Rust 2019 (3): Less Reliance On Individuals

It’s no secret, the Rust project currently has a scaling problem. And most of the times, this scaling problem has a name. Some things in the Rust community are attached to a person, not a team or a working group. The reason why that happened is not a problem. At the beginning of a project, there’s a ton of work to do and planning is expensive. What you need at that time is a number of highly motivated individual tinkerers that know their way around and that you can trust to do the right thing. This is the reason why a team of 20 of such people can be effective. But it is also the reason it may break down the moment each of the tasks is just not doable by one of person alone anymore.

I think we are seeing this problem: far too many topics have a person as a champion and everyone orients towards them. This manifests in some effects:

I think I’m personally experiencing this problem in the community team and the events team, so this problem is close to me. After >10 conferences, more then a hundred meetups and 3,5 years in the events team, I have a ton of experience running conferences. But I’m struggling with people feeling empowered to do their own thing against that backdrop and not taking my experiences for the best that are there. There’s tons of flaws in what I do and there’s things I’m not good at. My definite goal for the events team next year is that (events team) minus Florian Gilcher is an events team as good as before. This also means that we must grow more leaders, either from the current ones or by taking new people on board.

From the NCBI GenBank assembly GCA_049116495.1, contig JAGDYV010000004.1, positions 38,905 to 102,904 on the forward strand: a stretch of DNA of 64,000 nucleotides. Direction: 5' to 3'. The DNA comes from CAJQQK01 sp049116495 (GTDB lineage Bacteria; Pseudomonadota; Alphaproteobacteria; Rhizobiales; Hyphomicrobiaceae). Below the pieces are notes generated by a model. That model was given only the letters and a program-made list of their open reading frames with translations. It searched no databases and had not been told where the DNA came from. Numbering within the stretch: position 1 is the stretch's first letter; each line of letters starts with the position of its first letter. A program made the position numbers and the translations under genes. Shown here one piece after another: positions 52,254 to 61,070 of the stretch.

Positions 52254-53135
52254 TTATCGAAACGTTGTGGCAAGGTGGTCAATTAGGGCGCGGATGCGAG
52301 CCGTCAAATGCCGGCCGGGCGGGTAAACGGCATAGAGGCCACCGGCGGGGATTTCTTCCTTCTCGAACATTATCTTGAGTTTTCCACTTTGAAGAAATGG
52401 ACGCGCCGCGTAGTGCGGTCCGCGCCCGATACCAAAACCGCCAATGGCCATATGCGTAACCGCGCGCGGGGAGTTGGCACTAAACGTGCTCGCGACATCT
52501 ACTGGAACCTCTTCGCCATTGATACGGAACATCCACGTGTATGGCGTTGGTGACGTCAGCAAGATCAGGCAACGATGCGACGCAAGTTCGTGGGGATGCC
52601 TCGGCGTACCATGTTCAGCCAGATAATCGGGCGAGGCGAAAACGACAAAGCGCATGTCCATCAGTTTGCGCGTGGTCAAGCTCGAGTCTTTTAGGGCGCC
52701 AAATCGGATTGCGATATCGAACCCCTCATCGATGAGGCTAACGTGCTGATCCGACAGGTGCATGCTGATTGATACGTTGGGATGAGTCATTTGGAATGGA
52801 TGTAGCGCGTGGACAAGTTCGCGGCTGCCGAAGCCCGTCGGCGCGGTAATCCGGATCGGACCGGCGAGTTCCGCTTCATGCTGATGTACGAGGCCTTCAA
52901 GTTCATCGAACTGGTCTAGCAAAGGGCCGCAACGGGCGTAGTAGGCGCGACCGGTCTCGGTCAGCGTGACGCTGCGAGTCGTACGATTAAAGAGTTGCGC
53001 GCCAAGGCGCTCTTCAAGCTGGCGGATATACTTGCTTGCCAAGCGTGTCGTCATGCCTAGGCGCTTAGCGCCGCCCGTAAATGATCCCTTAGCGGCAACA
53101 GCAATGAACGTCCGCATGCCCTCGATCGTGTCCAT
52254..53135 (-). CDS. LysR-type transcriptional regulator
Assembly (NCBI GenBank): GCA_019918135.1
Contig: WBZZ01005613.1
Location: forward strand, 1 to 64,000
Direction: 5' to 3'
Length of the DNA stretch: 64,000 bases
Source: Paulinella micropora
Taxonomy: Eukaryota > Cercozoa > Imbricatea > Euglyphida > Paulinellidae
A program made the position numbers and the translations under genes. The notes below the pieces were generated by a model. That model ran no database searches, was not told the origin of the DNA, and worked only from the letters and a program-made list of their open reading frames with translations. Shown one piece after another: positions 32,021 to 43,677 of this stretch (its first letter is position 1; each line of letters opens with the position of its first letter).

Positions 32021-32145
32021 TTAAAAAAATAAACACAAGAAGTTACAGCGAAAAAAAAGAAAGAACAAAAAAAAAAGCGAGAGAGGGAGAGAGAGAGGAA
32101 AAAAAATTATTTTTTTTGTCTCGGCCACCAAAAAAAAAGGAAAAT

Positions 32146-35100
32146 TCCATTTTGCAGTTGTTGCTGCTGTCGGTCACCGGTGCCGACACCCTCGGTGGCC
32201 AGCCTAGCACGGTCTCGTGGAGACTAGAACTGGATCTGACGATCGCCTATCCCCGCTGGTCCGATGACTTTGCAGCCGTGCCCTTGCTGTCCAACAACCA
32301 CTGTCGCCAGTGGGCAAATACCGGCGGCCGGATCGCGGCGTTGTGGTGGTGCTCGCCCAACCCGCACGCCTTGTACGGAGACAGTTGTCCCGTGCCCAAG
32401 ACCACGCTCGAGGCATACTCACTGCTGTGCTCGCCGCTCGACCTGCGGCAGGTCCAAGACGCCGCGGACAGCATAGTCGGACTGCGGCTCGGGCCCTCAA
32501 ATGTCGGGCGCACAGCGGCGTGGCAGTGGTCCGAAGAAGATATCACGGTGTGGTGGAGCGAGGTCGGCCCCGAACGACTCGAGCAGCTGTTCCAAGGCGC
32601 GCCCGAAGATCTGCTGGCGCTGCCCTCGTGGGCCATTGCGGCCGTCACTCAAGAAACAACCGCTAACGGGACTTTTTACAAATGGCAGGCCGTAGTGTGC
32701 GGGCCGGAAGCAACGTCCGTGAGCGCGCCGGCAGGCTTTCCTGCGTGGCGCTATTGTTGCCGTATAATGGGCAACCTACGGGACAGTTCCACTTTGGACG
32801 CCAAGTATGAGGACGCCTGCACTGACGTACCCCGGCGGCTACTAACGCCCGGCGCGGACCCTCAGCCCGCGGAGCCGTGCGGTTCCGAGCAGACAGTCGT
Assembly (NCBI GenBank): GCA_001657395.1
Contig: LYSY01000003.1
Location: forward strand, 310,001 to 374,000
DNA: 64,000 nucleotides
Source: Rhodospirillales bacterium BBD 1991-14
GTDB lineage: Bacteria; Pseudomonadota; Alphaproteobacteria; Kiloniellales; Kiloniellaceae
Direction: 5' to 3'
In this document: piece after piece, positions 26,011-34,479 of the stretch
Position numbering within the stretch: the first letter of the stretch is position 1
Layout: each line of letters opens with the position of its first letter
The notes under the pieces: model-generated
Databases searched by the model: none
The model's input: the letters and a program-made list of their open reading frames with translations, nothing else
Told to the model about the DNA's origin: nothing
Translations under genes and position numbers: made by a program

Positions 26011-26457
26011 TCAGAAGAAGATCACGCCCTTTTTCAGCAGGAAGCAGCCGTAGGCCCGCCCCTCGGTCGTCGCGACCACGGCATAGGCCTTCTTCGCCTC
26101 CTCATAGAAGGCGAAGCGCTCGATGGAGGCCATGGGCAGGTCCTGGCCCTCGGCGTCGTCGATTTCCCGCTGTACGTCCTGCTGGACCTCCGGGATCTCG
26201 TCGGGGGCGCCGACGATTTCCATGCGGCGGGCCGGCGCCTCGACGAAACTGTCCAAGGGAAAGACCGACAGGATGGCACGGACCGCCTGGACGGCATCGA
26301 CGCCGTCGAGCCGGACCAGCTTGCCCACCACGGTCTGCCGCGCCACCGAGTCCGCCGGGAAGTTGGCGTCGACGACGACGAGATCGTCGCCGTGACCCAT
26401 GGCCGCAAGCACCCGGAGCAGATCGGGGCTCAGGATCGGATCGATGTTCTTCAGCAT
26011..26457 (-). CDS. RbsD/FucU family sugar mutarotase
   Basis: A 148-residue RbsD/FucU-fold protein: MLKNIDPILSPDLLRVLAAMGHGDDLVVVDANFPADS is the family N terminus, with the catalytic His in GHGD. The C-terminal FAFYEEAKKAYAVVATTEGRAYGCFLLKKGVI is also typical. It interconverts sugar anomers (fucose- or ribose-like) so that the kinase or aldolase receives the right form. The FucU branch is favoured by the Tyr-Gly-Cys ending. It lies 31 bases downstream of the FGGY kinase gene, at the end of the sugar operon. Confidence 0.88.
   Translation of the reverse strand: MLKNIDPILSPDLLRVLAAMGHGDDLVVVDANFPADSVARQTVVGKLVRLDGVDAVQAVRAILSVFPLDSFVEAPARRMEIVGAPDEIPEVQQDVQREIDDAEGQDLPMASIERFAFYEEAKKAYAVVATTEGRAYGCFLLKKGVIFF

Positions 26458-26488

Making the project at large independent of individual names is the next step of our growth. The Rust project itself has always had the policy that it should be based on consensus and consent within the teams, the actual implementation stands and falls with our willingness to not accept the senior peoples word as a word of authority.